Why write when you don’t feel like it?

I’m having one of those days when I don’t want to write. In fact, I don’t want to do anything. I’m leaving on a trip in a couple days, I’ve got someone coming over later today, and I’m worn out from Fourth of July, so I just want to bag the whole business. Why not, you might ask. Lots of folks are taking a long holiday weekend. Good question.

There’s always a good excuse for not doing it. So what are the reasons TO do it? Take a moment here to think about your reasons or try to guess mine.

Got something in mind? Good.

Here are my top five:

Momentum: If I stop in the middle of a project, it’s going to be hard to get my head back into it when I return to it. And I might be tempted to stop altogether. I’m also a musician, and I know that when I’m trying to learn a song, if I don’t keep coming back to it, I never really learn it. Same thing with writing.

Keeping my writing muscles in shape: If I don’t keep to my writing schedule, I get rusty. It gets harder. I don’t like that.

Time: I’m old enough to order off the senior menus, and I’m all too aware that people my age—or any age—can suddenly die or become too sick or disabled to work. If/when that happens, I want to have written everything I possibly can.

Money: I want to publish as much as possible and keep as much money coming in as possible. Self-employed writers do not get sick leave, vacation time, or days off for not being in the mood.

Readers: I have at least a few people who look forward to my next book, article, poem or post. If I don’t keep at it, they’ll lose faith in me and find another writer to read.

So there you have it. I have now written two blog posts and plan to get back to my novel. What are you going to write? What are the reasons that keep you going? Please share.

P.S. Starting Sunday, I’m going to have limited Internet access for about a week. Please forgive me if I’m slow approving comments or putting up new posts. I’ll be back.

Now go write.

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What is your writing goal?

Every writing magazine and how-to book echoes the same theme: write, write, write. You must make time to sit down and write every day. Set a schedule, produce so many words or pages. A writer writes. Here are some exercises, some prompts, some ways to gather ideas.

But where is this leading you? If you’re churning out words just to be writing something, what is the point? Is it leading to anything?

Where do you want to go with your writing?

Well, why do you write? It is OKAY to write just for fun. We don’t all have to be professionals. It is also fine to do writing exercises, prompts or morning pages to get your writing muscles warmed up. But if you have a dream of making money or filling up a shelf with books that you have written, you need to set a goal and take steps to get there.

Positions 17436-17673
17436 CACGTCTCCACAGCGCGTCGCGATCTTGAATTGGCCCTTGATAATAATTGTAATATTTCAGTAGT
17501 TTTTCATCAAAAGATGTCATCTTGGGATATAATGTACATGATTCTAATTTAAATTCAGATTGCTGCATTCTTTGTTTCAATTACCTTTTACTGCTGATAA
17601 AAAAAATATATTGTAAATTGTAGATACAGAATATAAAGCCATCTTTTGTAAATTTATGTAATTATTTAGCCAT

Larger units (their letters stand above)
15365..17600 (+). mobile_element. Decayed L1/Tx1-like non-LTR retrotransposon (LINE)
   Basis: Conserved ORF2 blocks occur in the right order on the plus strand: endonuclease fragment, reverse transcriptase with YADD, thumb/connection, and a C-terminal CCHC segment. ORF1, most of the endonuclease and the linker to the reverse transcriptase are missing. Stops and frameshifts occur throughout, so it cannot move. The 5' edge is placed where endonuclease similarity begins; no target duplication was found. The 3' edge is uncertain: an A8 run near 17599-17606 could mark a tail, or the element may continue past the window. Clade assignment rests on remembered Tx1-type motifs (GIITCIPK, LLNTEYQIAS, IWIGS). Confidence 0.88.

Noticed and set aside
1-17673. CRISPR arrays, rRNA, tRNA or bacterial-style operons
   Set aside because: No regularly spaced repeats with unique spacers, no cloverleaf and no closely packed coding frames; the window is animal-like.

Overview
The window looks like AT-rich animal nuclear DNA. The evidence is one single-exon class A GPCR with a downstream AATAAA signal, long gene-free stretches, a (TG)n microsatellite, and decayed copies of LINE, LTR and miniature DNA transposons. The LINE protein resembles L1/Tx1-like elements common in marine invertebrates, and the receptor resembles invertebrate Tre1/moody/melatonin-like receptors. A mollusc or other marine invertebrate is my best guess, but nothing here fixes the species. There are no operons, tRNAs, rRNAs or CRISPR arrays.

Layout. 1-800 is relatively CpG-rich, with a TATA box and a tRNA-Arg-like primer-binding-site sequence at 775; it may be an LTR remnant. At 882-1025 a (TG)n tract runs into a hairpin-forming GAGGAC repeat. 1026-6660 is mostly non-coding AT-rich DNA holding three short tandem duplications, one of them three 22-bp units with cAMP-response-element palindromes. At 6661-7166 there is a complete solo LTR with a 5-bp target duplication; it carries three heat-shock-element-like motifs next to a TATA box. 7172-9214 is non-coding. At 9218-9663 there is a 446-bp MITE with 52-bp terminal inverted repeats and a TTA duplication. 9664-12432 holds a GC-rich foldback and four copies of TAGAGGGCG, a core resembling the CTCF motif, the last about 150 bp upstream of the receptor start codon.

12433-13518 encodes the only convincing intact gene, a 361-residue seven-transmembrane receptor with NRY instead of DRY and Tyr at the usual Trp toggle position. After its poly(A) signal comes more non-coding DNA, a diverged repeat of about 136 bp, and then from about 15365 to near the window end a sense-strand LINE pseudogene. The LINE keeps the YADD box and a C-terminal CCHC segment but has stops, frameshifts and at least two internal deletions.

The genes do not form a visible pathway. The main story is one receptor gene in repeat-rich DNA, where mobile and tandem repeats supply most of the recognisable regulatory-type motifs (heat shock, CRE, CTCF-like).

For example, I have three blogs that I believe are moving me toward my goals. Why three? One, Unleashed in Oregon, is for self-expression. I honestly just want to tell stories without worrying about markets or deadlines. I write another, Childless by Marriage, to build the platform for my upcoming book of the same name. I want to attract attention and gather loyal readers who will buy and talk about my book and my Childless by Marriage brand.

The third blog, this one, started out as Freelancing for Newspapers, promoting my Freelancing for Newspapers book. It morphed into Writer Aid when I got weary of talking strictly about newspaper writing. Now I hope it still continues to sell my book, as well as promoting other writing projects and my teaching and editing endeavors.

I have a schedule for blog postings, and I collect material to write about so when it’s time to blog, I have subjects in hand.

But blogging is just one arm of my business. Sometimes I write for self-expression, to capture and share life’s experiences, my only goal to keep doing it. But I also write to make money, to share information, to inspire, and to amuse. I want to keep publishing books, articles, stories and poems. I want them to be good, and I want people to read them. To that end, I always have several projects in the works.

What about you? Why do you write? Where do you hope your writing will take you? If you don’t know where you’re going, how will you ever get there? Try answering these questions for today’s warm-up exercise. I would love to hear what you come up with. Feel free to comment here.